My wife teaches the youth 14-18 Sunday school class in our ward. Today’s lesson was on the martyrdom of Joseph Smith. She said that in the manual it was in two parts, one all about the actual events of the martyrdom, and the rest about what might be called Joseph Smith’s “legacy,” essentially a list of all the things he accomplished. She felt there wasn’t time for both, and wondered which she should focus on?


I understand the purpose of both, but personally a list of Joseph’s accomplishments belies the true purpose and meaning of what he did. I made a simple suggestion, and my wife followed the Spirit and put together a great lesson around the importance of Joseph Smith giving his life for the Savior. Among other things, she came up with this great list which she read to the class, allowing each student one guess as to who the list was describing:

  • His birth was prophesied by ancient prophets
  • He spoke with God the Father
  • He was taught by angels
  • He was baptized
  • He restored the true gospel to his dispensation
  • He performed many miracles throughout his life
  • He restored priesthood keys and organized the Quorum of the 12
  • He taught the meek and humble, was despised and rejected of the proud
  • He often traveled to proclaim the gospel and lead the saints
  • He was imprisoned for who he claimed to be
  • He was dealt with unfairly by the ruling government
  • He prophesied of his own death
  • He was betrayed by someone close to him
  • He was martyred by an illegal mob that hated him for the things he taught

josephs_first_vision_stained_glassI was amazed when I saw the list myself. I’ve seen other, similar lists, but in just a few minutes my wife wrote this one out without looking at any other list. The parallels between the life of the Savior and the life of Joseph Smith are amazing and extensive. To list Joseph’s accomplishments seems to miss the point. His whole life was about serving the Savior and doing whatever the Savior asked him to do. Even the events of Joseph’s life, and death, are a testament of the Savior Jesus Christ.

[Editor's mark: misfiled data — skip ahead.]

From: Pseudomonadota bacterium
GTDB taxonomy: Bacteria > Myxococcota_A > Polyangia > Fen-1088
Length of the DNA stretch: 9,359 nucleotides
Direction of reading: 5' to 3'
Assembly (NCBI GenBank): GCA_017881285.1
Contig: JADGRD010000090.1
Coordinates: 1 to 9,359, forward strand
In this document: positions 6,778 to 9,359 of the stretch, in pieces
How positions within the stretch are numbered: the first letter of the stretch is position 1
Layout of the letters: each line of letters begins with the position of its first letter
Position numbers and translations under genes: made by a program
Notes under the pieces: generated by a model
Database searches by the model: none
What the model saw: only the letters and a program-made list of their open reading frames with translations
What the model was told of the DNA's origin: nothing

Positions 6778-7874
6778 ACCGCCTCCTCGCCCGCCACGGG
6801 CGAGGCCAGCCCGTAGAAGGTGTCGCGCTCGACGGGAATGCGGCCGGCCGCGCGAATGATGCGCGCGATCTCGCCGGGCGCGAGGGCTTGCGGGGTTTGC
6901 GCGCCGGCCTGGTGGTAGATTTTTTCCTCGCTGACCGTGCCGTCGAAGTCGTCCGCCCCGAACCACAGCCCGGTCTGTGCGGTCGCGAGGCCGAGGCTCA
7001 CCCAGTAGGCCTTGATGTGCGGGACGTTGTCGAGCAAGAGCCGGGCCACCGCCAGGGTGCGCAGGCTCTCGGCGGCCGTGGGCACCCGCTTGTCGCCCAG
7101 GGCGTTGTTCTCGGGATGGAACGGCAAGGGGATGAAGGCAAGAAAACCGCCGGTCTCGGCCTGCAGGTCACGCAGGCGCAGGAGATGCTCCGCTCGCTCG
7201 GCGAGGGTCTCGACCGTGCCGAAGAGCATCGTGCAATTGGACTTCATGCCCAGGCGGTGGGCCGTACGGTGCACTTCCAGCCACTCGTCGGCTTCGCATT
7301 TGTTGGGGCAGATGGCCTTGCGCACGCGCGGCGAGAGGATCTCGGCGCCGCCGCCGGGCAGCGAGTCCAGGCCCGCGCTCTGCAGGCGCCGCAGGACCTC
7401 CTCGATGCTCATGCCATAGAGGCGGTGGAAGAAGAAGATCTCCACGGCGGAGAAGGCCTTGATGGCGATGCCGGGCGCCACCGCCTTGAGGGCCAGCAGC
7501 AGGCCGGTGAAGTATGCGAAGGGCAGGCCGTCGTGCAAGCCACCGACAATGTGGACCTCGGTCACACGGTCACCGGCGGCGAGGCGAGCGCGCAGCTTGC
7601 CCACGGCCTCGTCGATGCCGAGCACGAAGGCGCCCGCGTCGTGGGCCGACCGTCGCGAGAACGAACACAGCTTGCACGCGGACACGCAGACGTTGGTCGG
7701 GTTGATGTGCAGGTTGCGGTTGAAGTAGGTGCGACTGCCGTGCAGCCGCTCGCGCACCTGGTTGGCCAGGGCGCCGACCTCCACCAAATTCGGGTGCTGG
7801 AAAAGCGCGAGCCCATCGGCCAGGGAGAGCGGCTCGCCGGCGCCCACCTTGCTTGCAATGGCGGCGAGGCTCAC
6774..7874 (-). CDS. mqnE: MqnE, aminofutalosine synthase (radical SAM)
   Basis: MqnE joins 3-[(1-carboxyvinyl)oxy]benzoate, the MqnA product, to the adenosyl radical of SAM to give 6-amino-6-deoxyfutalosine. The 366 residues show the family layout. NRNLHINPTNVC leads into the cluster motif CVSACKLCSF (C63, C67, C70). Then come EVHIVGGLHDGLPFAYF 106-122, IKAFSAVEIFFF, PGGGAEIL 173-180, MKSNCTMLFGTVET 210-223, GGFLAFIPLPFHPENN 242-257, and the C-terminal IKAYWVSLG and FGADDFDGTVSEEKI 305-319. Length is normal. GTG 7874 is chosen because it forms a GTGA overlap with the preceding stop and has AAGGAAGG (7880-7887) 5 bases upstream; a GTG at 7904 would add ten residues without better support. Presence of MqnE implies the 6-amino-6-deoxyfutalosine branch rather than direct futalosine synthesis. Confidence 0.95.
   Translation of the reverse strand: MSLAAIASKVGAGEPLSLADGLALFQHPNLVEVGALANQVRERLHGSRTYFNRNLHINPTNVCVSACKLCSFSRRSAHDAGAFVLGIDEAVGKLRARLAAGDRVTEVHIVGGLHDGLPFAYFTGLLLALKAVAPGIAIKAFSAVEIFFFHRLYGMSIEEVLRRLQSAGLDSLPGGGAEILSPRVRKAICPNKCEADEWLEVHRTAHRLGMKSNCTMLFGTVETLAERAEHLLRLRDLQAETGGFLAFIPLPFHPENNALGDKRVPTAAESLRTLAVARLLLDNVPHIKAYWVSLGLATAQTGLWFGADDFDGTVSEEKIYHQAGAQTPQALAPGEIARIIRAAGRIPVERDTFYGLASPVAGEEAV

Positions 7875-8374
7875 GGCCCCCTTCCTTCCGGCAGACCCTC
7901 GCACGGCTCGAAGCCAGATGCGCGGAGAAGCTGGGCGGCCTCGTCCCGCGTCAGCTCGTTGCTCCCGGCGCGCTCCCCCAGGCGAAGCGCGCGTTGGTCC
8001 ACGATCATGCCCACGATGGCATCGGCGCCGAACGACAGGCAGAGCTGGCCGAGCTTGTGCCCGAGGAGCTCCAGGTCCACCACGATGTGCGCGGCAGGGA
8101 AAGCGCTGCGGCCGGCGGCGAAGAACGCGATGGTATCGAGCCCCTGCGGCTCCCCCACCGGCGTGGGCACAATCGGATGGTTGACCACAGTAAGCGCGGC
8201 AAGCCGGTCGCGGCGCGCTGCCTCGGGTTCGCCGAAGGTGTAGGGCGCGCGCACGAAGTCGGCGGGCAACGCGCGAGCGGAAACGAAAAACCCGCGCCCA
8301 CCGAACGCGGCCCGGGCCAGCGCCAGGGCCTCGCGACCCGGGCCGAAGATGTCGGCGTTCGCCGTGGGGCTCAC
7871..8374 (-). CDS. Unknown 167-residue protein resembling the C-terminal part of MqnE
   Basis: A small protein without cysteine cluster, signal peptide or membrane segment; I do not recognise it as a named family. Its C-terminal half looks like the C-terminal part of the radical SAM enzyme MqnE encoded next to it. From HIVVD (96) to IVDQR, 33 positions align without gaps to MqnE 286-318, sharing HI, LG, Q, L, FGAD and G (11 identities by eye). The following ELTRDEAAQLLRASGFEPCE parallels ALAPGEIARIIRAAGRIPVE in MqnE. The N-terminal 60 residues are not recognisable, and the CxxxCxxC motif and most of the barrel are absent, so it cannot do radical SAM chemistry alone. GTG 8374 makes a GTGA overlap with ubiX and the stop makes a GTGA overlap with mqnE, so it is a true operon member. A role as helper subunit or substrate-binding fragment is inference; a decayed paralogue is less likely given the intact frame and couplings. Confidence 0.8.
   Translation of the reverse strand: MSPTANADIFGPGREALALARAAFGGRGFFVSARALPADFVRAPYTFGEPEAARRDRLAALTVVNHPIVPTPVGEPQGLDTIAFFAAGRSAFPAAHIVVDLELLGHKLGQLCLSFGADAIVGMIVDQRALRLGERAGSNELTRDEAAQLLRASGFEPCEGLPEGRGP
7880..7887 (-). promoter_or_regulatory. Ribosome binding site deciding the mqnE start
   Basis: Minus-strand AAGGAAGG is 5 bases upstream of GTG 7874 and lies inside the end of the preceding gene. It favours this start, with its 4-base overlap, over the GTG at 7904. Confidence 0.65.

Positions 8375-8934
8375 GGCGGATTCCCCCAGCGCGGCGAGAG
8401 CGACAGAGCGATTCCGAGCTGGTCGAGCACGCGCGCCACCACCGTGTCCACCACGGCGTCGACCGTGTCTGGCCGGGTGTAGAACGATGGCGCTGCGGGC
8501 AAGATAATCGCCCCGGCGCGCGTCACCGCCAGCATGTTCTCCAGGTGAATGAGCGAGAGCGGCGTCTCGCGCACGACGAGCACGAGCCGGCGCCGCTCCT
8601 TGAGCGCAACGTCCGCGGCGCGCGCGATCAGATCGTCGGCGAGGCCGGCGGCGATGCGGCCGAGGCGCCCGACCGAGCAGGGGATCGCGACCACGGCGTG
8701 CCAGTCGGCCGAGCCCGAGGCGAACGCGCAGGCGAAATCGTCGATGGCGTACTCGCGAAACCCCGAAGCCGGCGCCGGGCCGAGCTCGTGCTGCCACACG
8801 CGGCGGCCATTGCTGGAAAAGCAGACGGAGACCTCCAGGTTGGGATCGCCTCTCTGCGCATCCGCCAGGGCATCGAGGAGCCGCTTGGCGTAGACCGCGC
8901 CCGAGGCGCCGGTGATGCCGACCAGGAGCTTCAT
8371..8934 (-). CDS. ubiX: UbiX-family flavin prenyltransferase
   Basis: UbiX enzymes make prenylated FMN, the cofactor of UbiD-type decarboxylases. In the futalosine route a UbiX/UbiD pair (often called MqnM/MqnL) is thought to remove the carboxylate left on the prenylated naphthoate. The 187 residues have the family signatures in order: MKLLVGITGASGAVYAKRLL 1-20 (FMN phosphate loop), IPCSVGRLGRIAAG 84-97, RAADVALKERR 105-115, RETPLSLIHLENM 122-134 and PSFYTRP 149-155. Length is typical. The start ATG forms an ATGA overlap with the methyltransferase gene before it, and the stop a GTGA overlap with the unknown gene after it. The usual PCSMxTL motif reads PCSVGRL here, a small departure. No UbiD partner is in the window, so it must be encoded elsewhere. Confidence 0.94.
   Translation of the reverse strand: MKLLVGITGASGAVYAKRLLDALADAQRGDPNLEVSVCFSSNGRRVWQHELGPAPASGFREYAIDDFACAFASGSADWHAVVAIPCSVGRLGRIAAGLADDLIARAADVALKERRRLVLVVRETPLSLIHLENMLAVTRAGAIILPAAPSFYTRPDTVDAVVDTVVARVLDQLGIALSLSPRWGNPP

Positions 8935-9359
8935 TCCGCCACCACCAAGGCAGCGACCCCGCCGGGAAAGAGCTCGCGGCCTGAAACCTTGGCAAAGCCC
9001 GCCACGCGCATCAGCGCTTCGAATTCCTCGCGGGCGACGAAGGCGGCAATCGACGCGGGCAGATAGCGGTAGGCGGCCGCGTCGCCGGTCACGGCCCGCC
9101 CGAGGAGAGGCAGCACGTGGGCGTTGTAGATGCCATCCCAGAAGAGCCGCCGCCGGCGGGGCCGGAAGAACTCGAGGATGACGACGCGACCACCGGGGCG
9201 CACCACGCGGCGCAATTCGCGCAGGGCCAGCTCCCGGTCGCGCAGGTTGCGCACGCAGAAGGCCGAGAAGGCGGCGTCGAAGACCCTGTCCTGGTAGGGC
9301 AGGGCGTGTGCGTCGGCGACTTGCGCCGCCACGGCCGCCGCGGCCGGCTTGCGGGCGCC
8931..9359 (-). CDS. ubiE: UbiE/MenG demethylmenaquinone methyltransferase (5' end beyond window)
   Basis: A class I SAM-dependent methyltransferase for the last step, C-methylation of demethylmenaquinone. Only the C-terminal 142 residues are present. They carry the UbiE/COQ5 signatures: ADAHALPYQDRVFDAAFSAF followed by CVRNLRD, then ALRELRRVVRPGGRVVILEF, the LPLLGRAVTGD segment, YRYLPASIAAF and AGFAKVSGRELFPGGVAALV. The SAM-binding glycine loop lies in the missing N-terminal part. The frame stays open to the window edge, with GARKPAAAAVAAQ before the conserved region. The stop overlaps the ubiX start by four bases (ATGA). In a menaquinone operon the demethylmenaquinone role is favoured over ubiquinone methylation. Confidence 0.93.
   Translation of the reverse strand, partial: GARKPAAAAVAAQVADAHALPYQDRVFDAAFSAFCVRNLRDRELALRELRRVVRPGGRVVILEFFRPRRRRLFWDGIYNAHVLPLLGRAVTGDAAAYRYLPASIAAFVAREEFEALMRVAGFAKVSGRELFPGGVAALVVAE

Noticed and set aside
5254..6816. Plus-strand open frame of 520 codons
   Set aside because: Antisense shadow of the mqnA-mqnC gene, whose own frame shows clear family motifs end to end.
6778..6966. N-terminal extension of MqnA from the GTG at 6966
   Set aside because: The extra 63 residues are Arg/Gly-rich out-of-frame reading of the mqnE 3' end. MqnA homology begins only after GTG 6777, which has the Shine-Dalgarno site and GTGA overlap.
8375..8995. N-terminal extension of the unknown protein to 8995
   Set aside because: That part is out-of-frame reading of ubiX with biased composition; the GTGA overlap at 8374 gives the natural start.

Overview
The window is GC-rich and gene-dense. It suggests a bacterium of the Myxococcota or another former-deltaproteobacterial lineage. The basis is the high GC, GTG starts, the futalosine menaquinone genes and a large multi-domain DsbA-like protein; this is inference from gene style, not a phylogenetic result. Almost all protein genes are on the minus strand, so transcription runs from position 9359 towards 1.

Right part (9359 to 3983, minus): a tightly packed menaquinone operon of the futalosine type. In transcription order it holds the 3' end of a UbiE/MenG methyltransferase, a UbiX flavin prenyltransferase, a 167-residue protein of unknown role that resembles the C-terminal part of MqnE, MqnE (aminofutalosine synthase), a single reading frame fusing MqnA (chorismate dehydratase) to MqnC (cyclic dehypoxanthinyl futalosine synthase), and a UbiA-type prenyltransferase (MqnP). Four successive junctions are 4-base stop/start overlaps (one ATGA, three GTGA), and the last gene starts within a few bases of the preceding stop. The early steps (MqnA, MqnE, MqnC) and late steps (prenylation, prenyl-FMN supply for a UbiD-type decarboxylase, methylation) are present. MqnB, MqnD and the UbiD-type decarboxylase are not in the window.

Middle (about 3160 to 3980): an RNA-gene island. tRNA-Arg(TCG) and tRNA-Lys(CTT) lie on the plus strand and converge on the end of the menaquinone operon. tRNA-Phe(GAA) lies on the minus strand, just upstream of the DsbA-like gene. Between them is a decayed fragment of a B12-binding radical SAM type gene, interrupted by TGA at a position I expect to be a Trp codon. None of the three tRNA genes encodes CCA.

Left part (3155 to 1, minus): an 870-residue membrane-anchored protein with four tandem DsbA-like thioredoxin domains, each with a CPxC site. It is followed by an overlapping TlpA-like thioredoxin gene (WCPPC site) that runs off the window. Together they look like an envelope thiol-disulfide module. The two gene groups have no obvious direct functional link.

Killed for Teaching the True Nature of God

As Elder McConkie put it: “Knowledge of God is the greatest truth in all eternity. … Joseph Smith came to reveal God, in a day of almost total spiritual darkness, in a day when men no longer knew the nature and kind of Being whom they should worship.”1 And they killed Joseph because he taught the truth about God:

God himself was once as we are now, and is an exalted man, and sits enthroned in yonder heavens! That is the great secret. If the veil were rent today, and the great God who holds this world in its orbit, and who upholds all worlds and all things by his power, was to make himself visible,—I say, if you were to see him today, you would see him like a man in form—like yourselves in all the person, image, and very form as a man; for Adam was created in the very fashion, image and likeness of God, and received instruction from, and walked, talked and conversed with him, as one man talks and communes with another. 2

This is another way in which the Prophet’s life mirrored that of his Savior. Both were killed for proclaiming the true nature of God and the steps required by man, for his own deification. We often quote John Taylor’s words: “Joseph Smith, the Prophet and Seer of the Lord, has done more, save Jesus only, for the salvation of men in this world, than any other man that ever lived in it” (D&C 135:3). But perhaps the subtle subtext of this passage is that Joseph has done more than any mortal man to testify of Christ and the truths of the gospel that our Savior would have us live by. Its only by truths he restored that we can inherit all that the Savior has: through becoming pure so that “when he shall appear, we shall be like him” (1 Jn 3:2).

I’d love to hear any additions to the list, anyone else thinks of.

  1. Bruce R. McConkie, “This Generation Shall Have My Word through You,” Ensign, June 1980, 55
  2. Joseph Smith, King Follett Discourse, 7 April 1844. TPJS pp. 345